The concept of the will is essential to Western thought. Whereas Greek philosophers developed no single model of the will, Christian philosophers explored the idea of the individual will and its relationship with God as well as the possibility for self-determination. John H. Smith reexamines the will in terms of the philosophical debates that began in the seventeenth century. He looks at the act of willing as existing in a domain of contradictions, such as freedom and determinism and unity and fragmentation, to
explain how we can be considered free beings. Dialectics of the Will thus develops a new model of human agency by analyzing modem and postmodern theory in Germany and France.
The dialectical model of the will that Smith posits contributes to ongoing discussions of freedom, power, and understanding in Western thought. After examining a range of historical debates about the will and the possibilities and limitations essential to this concept, he examines the works of Kant, Nietzsche, and Heidegger and their reception by Adorno, Lacan, Habermas, Foucault, Gadamer, and Derrida. By engaging conflicting theoretical positions of contemporary French and German thinkers, Smith demonstrates how theorists rely upon and can benefit from a dialectical conception of willing.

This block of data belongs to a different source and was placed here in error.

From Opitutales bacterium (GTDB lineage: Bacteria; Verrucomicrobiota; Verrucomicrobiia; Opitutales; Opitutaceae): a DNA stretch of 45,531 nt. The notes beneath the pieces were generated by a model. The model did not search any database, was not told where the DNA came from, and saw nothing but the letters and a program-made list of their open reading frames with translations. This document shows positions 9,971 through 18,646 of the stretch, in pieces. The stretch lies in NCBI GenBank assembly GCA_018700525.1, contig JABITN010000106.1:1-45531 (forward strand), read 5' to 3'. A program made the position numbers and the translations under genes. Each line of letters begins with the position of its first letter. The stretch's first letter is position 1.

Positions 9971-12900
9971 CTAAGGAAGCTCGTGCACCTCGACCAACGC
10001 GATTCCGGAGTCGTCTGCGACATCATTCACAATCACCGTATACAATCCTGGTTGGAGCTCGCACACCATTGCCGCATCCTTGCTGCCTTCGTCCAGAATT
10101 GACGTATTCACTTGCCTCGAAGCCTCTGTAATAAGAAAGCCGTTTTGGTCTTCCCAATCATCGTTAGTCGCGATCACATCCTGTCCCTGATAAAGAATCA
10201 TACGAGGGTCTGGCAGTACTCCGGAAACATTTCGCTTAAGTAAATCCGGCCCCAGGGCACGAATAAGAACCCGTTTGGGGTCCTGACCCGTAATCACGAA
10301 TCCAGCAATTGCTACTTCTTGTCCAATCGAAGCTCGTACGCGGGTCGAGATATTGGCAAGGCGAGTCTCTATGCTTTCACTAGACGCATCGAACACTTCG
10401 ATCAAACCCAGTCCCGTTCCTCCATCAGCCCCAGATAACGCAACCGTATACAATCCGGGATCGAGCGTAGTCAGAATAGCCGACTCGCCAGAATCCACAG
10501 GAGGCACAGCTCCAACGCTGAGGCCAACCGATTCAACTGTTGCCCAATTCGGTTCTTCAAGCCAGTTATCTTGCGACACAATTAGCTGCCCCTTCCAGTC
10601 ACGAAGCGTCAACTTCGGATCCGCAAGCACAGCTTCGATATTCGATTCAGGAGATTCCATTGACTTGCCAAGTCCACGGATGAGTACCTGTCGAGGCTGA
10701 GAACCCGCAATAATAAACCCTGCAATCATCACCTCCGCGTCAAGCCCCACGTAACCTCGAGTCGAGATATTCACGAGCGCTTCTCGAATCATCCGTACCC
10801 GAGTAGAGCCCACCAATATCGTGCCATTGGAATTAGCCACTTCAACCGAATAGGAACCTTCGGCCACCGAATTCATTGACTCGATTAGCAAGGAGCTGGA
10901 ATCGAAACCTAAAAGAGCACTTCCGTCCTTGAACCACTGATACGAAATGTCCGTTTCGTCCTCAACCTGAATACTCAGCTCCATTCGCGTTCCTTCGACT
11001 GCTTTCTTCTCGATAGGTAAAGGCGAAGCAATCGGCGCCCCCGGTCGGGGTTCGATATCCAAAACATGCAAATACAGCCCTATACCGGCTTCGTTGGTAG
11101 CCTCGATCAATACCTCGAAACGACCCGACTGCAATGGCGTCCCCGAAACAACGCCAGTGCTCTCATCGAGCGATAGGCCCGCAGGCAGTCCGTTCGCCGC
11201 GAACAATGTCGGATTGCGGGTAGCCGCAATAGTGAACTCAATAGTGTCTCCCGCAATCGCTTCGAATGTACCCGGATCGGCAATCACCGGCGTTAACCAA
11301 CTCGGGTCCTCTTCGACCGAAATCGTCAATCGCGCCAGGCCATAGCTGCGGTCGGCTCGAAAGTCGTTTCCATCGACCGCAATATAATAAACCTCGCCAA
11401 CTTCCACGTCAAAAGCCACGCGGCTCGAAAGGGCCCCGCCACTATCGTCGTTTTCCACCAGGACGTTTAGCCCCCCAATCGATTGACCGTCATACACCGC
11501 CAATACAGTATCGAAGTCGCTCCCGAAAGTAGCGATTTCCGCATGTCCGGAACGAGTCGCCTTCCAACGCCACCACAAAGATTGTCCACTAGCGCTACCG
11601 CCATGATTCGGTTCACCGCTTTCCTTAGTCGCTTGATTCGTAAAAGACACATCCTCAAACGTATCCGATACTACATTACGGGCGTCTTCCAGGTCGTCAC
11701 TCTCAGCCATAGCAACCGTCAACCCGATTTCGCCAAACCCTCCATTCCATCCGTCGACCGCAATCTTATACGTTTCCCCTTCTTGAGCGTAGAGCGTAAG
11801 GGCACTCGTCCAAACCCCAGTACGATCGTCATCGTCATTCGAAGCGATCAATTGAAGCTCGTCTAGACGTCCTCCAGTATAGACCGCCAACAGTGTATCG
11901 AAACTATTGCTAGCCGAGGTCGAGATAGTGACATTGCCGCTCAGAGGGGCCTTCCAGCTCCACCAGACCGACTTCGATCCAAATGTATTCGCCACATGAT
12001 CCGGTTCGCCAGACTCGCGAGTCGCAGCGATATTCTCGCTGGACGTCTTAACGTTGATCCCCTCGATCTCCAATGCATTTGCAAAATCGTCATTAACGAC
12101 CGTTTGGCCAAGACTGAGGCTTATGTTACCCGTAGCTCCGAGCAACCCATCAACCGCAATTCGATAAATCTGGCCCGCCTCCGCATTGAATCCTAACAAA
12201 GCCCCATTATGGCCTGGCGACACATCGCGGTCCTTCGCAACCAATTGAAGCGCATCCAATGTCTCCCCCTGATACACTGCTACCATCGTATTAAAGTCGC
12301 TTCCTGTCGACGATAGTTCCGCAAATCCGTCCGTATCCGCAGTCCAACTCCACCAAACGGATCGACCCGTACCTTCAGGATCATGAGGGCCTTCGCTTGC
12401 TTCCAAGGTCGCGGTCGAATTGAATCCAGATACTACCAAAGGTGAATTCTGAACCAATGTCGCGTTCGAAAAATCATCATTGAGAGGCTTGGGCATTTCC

Dialectics of the Will is a fascinating study that will interest feminist and gender theorists as well as students and scholars of German philosophy, critical theory, and intellectual history.